This thesis contends that; in mainstream rural residential development around the Australian Capital Territory, use of community title guidelines for sub-division should consider social processes and environmental considerations along-side economic imperatives and interactions. Community title is a form of land tenure that allows for private freehold ownership of land as well as community owned land within the one sub-division. In New South Wales, community title was introduced in 1990 under the Community Land Development Act 1989 (NSW) and the Community Land Management Act 1989 (NSW). Since the introduction of community title, upwards of one hundred and fifty developments, ranging from just a few blocks to the size of small suburbs, have been approved throughout the state. The original aim of community title was to provide a legal framework that underpinned theme-based broad-acre development. Theme based development could include a Permaculture village, a rural retreat for likeminded equine enthusiasts, or even a medieval village. Community title is also seen as an expedient form of land tenure for both developers and shire councils. Under community title, a developer only has to submit a single development application for a multi-stage development. This can significantly reduce a developer's exposure to risk. From a shire council's perspective, common land and resources within a development, which would otherwise revert to council responsibility for management, becomes the collective responsibility of all the land owners within the development, effectively obviating council from any responsibility for management of that land. Community title is also being touted in planning and policy as a way of achieving 'sustainable' environmental management in new subdivisions. The apparent expediency of community title has meant that development under these guidelines has very quickly moved beyond theme-based development into mainstream rural residential development. Community title effectively provides a framework for participatory governance of these developments. The rules governing a community title development are set out in the management statement, which is submitted to the local council and the state government with the development application. A community association, which includes all lot owners, manages the development. Unless written into the original development application, the council has no role in the management of the common land and resources. This thesis looks at the peri-urban zone around one of Australia's fastest growing cities - Canberra, whose population growth and relative affluence is impacting on rural residential activity in the shires surrounding the Australian Capital Territory. Yarrowlumla Shire, immediately adjacent to the ACT, has experienced a 362 percent increase in population since 1971. Much of this growth has been in the form of rural residential or hobby farm development. Since 1990, about fifteen percent of the development in Yarrowlumla Shire has been community title. The Yass Shire, to the north of the ACT, has shown a forty five percent population increase since 1971. Community title in that shire has accounted for over fifty percent of development since 1990. The thesis case study is set in Yass Shire. The major research question addressed in the thesis is; does community title, within the context of rural residential development around the Australian Capital Territory, facilitate community-based environmental management and education? Subsidiary questions are; what are the issues in and around rural residential developments within the context of the study, who are the stakeholders and what role do they play and; what skills and support are required to facilitate community-based environmental management and education within the context of the study area? To answer the research questions I undertook an interpretive case study, using ethnographic methods, of rural residential development near the village of Murrumbateman in the Yass Shire, thirty kilometres north of Canberra. At the time of the study, which was undertaken in 1996,the developments involved had been established for about four years. The case study revealed that, as a result of stakeholders and residents not being prepared for the management implications of community title, un-necessary conflict was created between residents and between residents and stakeholders. Community-based environmental management issues were not considered until these issues of conflict were addressed and residents had spent enough time in the estates to familiarise themselves with their environment and with each other. Once residents realised that decisions made by the community association could affect them, there developed a desire to participate in the process of management. Eventually, earlier obstacles were overcome and a sense of community began to develop through involvement in the community association. As residents became more involved, the benefits of having ownership of the community association began to emerge. However, this research found that management of a broad acre rural residential development under community title was far more complicated than any of the stakeholders, or any but the most legally minded residents, were prepared for.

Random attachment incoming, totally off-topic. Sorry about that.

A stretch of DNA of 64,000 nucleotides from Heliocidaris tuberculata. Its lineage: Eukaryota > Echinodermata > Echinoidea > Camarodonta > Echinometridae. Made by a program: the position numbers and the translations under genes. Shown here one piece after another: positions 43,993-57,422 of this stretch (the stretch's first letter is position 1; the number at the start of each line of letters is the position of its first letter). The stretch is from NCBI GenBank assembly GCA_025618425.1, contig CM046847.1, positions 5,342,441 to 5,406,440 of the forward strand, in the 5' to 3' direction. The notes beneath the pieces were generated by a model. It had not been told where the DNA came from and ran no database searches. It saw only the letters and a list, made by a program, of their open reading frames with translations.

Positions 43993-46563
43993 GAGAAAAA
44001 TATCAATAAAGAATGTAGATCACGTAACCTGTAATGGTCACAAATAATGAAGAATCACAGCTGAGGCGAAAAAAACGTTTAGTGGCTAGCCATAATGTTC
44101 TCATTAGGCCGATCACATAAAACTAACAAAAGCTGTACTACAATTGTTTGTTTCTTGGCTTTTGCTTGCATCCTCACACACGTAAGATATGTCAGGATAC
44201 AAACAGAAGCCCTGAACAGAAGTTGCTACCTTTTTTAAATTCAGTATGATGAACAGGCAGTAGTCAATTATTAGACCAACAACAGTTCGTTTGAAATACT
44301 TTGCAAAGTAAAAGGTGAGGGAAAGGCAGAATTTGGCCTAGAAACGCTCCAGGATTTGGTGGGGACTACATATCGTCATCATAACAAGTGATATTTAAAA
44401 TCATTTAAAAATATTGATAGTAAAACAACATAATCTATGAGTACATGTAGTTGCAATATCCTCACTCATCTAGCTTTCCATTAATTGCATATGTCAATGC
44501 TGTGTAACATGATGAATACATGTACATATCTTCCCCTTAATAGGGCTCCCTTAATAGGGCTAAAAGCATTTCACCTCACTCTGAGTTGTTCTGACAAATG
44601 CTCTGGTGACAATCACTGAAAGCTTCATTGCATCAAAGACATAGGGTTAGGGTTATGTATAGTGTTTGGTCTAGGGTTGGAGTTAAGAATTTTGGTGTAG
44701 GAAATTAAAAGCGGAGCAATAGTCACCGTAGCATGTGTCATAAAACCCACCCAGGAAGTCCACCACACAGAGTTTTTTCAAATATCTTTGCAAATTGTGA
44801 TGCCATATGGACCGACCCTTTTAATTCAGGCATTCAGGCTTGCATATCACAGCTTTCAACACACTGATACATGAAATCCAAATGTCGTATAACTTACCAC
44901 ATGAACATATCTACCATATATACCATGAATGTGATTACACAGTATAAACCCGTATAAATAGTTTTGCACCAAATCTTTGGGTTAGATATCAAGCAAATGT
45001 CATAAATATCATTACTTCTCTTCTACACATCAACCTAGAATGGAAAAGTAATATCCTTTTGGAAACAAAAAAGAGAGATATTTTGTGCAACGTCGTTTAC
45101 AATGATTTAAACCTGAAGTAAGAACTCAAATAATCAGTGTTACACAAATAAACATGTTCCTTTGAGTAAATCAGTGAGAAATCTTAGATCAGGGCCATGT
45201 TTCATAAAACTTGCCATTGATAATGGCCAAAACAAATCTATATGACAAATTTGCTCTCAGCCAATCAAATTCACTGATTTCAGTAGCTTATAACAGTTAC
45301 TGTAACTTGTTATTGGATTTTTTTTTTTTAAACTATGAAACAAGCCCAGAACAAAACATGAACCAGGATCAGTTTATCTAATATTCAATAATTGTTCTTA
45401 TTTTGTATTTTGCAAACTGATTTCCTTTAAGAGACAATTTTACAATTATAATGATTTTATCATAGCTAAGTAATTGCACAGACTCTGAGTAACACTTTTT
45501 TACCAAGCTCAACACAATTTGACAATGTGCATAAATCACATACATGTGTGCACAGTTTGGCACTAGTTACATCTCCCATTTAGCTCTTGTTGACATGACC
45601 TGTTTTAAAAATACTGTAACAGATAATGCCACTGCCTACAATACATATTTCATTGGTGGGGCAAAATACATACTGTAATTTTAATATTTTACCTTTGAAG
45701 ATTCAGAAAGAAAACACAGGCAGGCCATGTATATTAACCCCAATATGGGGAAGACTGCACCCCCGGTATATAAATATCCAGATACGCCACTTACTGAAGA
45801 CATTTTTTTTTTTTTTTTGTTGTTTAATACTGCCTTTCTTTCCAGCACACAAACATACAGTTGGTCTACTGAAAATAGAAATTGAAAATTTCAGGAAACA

|Date of Award
|Jennifer Andrew (Supervisor) & Anna Carr (Supervisor)